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CFPB debt collection proposals
FOR IMMEDIATE RELEASE:
CONSUMER FINANCIAL PROTECTION BUREAU CONSIDERS PROPOSAL TO OVERHAUL DEBT COLLECTION MARKET
Washington, D.C. – Today the Consumer Financial Protection Bureau (CFPB) outlined proposals under consideration that would overhaul the debt collection market by capping collector contact attempts and by helping to ensure that companies collect the correct debt. Under the proposals being considered, debt collectors would be required to have more and better information about the debt before they collect. As they are collecting, companies would be required to limit communications, clearly disclose debt details, and make it easier to dispute the debt. When responding to disputes, collectors would be prohibited from continuing to pursue debt without sufficient evidence. These requirements and restrictions would follow the debt if it were sold or transferred.
“Today we are considering proposals that would drastically overhaul the debt collection market,” said CFPB Director Richard Cordray. “This is about bringing better accuracy and accountability to a market that desperately needs it.”
The outline of the proposals under consideration can be found at: http://files.consumerfinance.gov/f/documents/20160727_cfpb_Outline_of_proposals.pdf
Debt collection is a multi-billion dollar industry and affects about 70 million consumers who have debt in collection, some of whom may be wrongly contacted by debt collectors. Banks and other original creditors may collect their own debts or hire third-party debt collectors. Original creditors also often sell their consumers’ debts to debt buyers that may collect on the purchased debts or hire third-party debt collectors to recover them. It is estimated that there are more than 6,000 debt collection firms in the United States.
According to a recent CFPB study, about one-in-three consumers had been contacted by a creditor or collector trying to collect a debt within the past year. Most consumers who had been contacted reported attempts to collect payment on between two and four debts. And one-third of consumers who had been contacted about a debt in the last year reported an attempt to collect in the wrong amount.
Debt collection generates more complaints to the CFPB than any other financial product or service. The most common complaints are about collectors seeking to collect debt from the wrong consumer, for the wrong amount, or debt that could not legally be enforced. When consumers are contacted by collectors for debt they do not recognize, they often do not know what to do next. They may feel pressure to resolve the debt but do not have a clear understanding of their rights. Sometimes consumers pay a debt they don’t believe is accurate to make the collector stop contacting them. Other times, consumers spend significant time and money to dispute the debt. They may have to dig through old records to prove information to the collector or retain a lawyer.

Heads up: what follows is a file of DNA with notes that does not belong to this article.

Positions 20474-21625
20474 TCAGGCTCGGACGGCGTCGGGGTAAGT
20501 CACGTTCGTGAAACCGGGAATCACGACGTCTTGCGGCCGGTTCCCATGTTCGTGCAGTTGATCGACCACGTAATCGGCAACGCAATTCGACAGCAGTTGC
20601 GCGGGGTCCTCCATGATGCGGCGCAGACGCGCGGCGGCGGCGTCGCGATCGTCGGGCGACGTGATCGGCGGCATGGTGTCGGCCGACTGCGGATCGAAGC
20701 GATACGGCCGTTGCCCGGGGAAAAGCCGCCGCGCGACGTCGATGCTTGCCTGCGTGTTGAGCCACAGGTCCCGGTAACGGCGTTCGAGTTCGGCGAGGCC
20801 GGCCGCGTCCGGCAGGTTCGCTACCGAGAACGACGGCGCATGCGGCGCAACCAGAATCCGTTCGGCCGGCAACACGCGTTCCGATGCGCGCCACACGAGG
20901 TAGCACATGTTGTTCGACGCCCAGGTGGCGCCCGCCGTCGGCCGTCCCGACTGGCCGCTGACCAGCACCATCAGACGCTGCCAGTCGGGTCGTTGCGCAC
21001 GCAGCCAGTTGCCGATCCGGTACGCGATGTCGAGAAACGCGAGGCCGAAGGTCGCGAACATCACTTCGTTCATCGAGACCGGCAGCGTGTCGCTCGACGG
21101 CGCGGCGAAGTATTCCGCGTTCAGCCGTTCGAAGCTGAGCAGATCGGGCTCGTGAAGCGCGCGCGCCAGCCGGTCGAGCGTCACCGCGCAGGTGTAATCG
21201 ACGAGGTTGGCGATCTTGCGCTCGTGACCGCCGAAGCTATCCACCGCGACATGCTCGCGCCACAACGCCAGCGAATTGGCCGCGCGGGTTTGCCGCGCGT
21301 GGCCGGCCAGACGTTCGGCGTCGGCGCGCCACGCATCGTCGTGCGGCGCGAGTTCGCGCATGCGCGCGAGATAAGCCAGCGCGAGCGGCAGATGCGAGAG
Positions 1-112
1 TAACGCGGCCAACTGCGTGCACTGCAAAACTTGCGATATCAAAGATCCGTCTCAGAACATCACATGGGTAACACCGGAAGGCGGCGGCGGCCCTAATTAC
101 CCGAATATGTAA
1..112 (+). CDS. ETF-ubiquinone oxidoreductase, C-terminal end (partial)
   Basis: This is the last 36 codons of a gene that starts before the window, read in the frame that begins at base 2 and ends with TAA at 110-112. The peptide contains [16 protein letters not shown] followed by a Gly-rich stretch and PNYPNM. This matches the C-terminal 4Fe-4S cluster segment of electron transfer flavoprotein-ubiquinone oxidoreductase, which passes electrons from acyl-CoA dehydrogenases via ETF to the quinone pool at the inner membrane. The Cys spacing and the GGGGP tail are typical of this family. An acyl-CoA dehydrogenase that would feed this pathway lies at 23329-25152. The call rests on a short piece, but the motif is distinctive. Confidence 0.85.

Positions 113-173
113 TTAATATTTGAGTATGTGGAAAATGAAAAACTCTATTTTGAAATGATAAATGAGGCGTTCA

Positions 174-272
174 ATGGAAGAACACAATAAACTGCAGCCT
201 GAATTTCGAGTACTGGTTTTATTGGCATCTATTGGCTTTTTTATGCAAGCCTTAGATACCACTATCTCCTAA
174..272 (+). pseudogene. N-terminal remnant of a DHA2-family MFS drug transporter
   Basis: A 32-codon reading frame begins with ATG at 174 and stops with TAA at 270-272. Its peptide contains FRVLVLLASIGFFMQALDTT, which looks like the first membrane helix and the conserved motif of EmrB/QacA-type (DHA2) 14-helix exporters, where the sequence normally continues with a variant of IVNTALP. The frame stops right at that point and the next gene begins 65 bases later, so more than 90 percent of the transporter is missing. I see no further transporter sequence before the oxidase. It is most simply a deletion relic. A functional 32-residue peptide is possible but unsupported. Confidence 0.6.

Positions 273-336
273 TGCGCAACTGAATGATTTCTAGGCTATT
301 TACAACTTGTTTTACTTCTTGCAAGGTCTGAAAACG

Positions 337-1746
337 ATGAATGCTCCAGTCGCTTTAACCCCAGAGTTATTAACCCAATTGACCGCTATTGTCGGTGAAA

Problems with the information that collectors receive when they are hired or they purchase debt, combined with the lack of information provided by collectors to consumers during collections, can cause substantial consumer harm. These factors also drive up costs to collectors, which hurts the industry at large. When an account is sold or placed with a new collector, the information that transfers is often only to the benefit of the collector. It usually includes how to contact the consumer and how much money they supposedly owe. The Bureau’s proposals under consideration would overhaul debt collections from when third-party collectors first examine their portfolios of debt to their last attempts to collect.
Debt Collection Protections
Today’s proposals under consideration would increase protections pertaining to third-party debt collectors and others covered by the Fair Debt Collection Practices Act, including many debt buyers. As part of its overhaul of the debt collection marketplace, the CFPB plans to address consumer protection issues involving first-party debt collectors and creditors on a separate track. Specifically, the new protections are aimed at ensuring that debt collectors:
Today’s outline of the proposals under consideration is in preparation for convening a Small Business Review Panel to gather feedback from small industry players, which is the next step in the rulemaking process. In addition to consulting with small business representatives, the Bureau will continue to seek input from the public, consumer groups, industry, and other stakeholders before continuing the rulemaking process. When the Bureau issues proposed regulations, the public is invited to submit written comments which will be carefully considered before final regulations are issued.
As part of the review process, the CFPB is also releasing a report, “Study of Third-Party Debt Collection Operations,” which is available at: http://files.consumerfinance.gov/f/documents/20160727_cfpb_Third_Party_Debt_Collection_Operations_Study.pdf
To date, the CFPB has taken a number of steps to improve the debt collection marketplace and study the industry. In October 2012, the CFPB issued a Larger Participant rule establishing supervisory authority over nonbank debt collectors with more than $10 million in annual receipts resulting from consumer debt collection. This covers approximately 175 debt collectors accounting for more than 60 percent of the industry’s annual receipts. The Bureau has ordered creditors and debt collectors to stop collecting on debt based on bad information, and to refund hundreds of millions of dollars for unlawful debt collection.